Paris Will Get €150 Million Jean Nouvel-designed Art Island
Where François Pinault failed, Yves Bouvier Triumphs.
It might well be the spot in France most lusted-after by art collectors. François Pinault dreamt of installing his shiny Pinault Collection there before decamping to Venice. Dominique Perrin toyed with the idea of relocating the Cartier Foundation to its industrial shores. In the end, the Île Seguin—an island on the Seine in the Parisian suburb of Boulogne-Billancourt, which once hosted a Renault car factory—will be rehabilitated by the Swiss Yves Bouvier, owner of the art transport giant Natural Le Coultre.
After a fierce legal battle, the last challenges from environmental associations were ironed out last September. The building works for the €150 million, Jean Nouvel-designed art hub (named R4, after Renault’s popular car) are due to start next summer.
Located on an 8,450 square-meter patch of land, R4 will spread over 19,300 square meters, split over 8 levels and a rooftop. An exhibition hall, a sculpture park, a performing arts venue, offices, as well as spaces for auctioneers and private galleries (whose names are yet to be revealed) are all in the pipeline. As Georgina Adam points out in the December edition of the Art Newspaper, a vast portion of the space, 4,500 square meters, will be dedicated to storage and art handling, some of which will be open to the public.
This isn’t as surprising as it first seems. Via Natural Le Coultre, Bouvier is a majority shareholder in the Luxembourg and Hong Kong freeports (see “Le Freeport” Opens in Luxembourg”). Himself a collector with experience of organizing fairs in Moscow and Salzburg, he’s very attuned to the needs of art professionals. And while R4 won’t be a tax free zone, it could nonetheless be an attractive option for the perennially-short-of-space art sellers in Paris, particularly if the capital continues to seduce the industry’s major players (see “FIAC Is the Art Fair Europe Wants”).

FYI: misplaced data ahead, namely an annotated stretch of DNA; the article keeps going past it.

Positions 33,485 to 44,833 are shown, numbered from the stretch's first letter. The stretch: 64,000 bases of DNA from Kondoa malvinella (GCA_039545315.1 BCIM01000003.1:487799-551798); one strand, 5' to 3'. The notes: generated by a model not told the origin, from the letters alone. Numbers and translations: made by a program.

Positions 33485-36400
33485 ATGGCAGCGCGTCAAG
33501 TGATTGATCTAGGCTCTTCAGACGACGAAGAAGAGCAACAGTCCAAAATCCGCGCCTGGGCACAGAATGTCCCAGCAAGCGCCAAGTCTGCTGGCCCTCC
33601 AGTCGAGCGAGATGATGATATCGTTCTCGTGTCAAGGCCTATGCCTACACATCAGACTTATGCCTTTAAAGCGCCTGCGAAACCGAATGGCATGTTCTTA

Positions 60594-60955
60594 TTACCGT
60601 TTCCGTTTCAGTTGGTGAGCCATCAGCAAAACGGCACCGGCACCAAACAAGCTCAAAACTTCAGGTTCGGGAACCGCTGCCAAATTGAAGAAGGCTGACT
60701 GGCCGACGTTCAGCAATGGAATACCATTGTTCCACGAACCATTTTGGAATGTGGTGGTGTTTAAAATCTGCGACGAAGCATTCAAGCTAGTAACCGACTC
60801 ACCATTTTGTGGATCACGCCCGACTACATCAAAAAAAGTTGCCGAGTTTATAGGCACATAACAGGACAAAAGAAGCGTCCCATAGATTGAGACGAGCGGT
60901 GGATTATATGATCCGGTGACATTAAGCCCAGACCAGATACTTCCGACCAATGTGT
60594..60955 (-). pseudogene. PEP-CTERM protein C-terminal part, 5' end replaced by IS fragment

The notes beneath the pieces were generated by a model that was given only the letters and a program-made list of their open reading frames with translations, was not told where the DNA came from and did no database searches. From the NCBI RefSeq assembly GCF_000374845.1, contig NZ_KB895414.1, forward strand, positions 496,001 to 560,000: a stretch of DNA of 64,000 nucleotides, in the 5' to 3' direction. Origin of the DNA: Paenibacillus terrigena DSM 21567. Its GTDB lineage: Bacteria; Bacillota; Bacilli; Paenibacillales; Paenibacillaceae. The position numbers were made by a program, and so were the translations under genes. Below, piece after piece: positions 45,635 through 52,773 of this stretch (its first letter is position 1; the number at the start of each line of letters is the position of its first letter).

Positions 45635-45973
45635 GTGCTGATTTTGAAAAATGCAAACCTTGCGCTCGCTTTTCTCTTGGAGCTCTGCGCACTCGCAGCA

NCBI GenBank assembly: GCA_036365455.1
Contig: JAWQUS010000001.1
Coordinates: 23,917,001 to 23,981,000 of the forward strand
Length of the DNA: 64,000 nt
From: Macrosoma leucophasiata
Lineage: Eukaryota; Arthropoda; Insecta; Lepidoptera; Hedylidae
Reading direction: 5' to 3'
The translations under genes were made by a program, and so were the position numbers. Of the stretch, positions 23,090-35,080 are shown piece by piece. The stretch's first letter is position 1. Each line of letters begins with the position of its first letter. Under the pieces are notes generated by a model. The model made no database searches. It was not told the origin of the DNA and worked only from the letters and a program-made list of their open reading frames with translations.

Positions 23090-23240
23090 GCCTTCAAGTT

R4 is part of a larger scheme set to turn the stretch between the Western suburbs of Issy-les-Moulineaux and Nanterre into a “Vallée de la culture” (culture valley). It is emblematic of a new trend in the Parisian art market, which seems to be finally realizing that new opportunities lay beyond the traditional (and congested) hubs of Saint-Germain-des-Prés and the Marais.
In 2012, Gagosian opened in the Northern suburb of Le Bourget (known for its private jet-friendly airport), while Thaddaeus Ropac set up shop in a gigantic former heating system factory in Pantin, North East of Paris. More recently, Yvon Lambert’s former director Olivier Belot announced that he was opening his own venture, Until Then, in St. Ouen (see “Does Olivier Belot Really Think He’s the Next Yvon Lambert?”). Paris’s suburbs are, at long last, cropping up on the ever-exclusive art market map.
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